• Your body shape is reflected in media, movies, books, magazines, online and in most people's imagination as good and capable, even if sometimes not perfect. As a result, while you may have insecurities or anxieties about your looks, they are not a barrier to social interaction.

  • Beauty, handsomeness, masculinity and femininity are personified by people of your general appearance and body shape. 

  • You can be fairly sure of having your voice heard in a group, even if most of the group has different abilities, body shape and speech from yours.

  • Authority most often rests in people who look like, speak like and perceive the world like you.

  • You do not need to make an in-depth study of the social habits and customary communication methods of your immediate neighbors in order to avoid daily conflicts of misunderstanding and unintended offense. 

  • You can criticize the government and talk about how difficult it is to access basic services without being seen as a moocher, a whiner, ungrateful or a burden. 

  • You can go home from most meetings of organizations you belong to and social gatherings you attend feeling somewhat tied in, rather than isolated, out-of-place, rejected, unwanted, unheard, barred at a distance, or dismissed.

  • You can attire yourself, if you choose, in a way that most people in your community seeing you and hearing you speak will assume that you are capable, responsible and trustworthy until proven otherwise. If you happen to belong to a group where this is not always true, a community of people who do look and sound like you and where you would be respected and trusted does exist somewhere in the world. Even if you don't live there, the knowledge that such a community exists bolsters your courage and self-confidence and in most cases you could move to such a community if outside pressure became too intense.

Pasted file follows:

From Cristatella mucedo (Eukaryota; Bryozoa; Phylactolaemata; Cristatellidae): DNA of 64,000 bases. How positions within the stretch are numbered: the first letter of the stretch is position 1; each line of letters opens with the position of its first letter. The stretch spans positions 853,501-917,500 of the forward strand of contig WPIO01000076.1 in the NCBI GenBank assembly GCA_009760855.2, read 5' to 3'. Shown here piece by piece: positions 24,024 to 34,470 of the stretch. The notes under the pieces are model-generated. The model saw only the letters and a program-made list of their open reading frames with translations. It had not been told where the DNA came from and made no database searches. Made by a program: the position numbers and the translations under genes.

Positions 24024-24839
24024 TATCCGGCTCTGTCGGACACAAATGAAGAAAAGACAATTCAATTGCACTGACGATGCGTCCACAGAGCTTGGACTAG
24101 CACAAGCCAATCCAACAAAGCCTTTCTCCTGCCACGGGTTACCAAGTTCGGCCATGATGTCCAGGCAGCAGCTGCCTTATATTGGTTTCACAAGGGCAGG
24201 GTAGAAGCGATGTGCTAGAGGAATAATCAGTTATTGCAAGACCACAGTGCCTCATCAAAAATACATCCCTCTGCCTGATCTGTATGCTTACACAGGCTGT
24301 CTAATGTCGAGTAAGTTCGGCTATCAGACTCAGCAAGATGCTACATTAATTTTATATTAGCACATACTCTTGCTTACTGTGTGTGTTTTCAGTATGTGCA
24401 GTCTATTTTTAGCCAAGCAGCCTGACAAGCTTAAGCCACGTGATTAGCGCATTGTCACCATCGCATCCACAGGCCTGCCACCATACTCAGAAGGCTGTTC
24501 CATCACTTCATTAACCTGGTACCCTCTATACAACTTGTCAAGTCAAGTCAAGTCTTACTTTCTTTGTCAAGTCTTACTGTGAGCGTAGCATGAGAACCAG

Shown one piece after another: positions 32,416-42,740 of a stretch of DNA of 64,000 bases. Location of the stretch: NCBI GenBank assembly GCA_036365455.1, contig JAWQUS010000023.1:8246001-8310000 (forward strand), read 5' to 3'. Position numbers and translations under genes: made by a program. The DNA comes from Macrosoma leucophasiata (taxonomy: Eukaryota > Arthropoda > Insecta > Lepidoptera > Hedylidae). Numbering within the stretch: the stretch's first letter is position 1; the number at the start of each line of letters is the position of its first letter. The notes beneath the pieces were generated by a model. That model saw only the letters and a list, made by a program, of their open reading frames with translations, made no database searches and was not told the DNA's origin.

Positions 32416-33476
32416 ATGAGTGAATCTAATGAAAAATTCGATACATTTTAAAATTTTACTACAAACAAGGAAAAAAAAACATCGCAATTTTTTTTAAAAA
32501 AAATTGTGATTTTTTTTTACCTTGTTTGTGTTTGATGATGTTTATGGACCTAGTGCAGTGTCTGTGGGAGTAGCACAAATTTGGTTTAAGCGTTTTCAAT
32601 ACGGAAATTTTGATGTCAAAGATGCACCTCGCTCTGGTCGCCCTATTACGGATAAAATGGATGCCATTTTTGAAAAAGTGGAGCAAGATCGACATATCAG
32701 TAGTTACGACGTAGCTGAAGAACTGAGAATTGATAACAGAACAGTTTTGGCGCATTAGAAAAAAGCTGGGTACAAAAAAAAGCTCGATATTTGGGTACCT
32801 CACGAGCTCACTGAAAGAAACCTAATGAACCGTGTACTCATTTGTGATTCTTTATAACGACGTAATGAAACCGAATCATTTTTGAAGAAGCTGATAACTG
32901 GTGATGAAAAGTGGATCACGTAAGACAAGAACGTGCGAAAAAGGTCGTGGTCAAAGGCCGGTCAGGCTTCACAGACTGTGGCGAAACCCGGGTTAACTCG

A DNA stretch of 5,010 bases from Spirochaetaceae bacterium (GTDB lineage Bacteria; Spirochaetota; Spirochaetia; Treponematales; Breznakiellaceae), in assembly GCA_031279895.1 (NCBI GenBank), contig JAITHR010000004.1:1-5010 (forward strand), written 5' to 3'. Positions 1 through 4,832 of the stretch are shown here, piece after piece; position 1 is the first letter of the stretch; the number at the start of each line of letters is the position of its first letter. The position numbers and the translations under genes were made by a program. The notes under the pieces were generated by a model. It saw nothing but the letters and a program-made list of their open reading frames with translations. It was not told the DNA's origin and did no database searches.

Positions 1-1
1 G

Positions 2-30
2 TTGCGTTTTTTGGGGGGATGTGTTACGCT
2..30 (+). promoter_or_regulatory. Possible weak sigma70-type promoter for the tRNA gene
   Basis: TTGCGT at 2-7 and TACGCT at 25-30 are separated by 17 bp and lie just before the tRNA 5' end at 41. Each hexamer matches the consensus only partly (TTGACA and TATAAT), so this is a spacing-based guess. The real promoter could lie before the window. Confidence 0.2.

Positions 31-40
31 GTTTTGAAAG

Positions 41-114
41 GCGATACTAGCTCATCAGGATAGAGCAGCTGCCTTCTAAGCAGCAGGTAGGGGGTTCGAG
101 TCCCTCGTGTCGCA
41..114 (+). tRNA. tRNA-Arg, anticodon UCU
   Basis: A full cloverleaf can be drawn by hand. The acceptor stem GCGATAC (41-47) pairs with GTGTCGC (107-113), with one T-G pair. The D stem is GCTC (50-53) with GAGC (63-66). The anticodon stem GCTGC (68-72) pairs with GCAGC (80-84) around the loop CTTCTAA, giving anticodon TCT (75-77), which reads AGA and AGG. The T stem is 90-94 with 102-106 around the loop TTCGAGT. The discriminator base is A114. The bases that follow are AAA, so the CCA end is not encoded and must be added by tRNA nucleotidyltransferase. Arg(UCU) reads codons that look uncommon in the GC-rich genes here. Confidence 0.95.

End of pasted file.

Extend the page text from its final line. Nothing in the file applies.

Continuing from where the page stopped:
• People make eye-contact with you and you are able to make eye contact with them. People make small-talk with you and you are able to make small talk with them. This initial social contact often leads to social connections, builds bridges and defuses potential conflicts. 

  • While you may have been teased at school, your chances of suffering from extreme bullying or complete social isolation in childhood are dramatically reduced. Your chances of suffering from PTSD and other acquired barriers to communication with others are significantly reduced.

  • Teachers at schools and universities almost always look like, speak like and perceive the world like you do.

  • The vast majority of students and teachers all through the education system sense the world, communicate and access textual materials in the same way that you do.

  • The entire education system is custom made and designed with scientific precision to benefit your type of brain and calibrated to meet the needs of your particular senses.

  • The language and writing system of your culture was designed by and for people who communicate and perceive language in the same ways that you do.

  • Public buildings, including schools, were built using models of your body, to make them comfortable and easily accessible to you.

  • You have probably not been called a burden. You were not called a burden to your school while you pursued your education.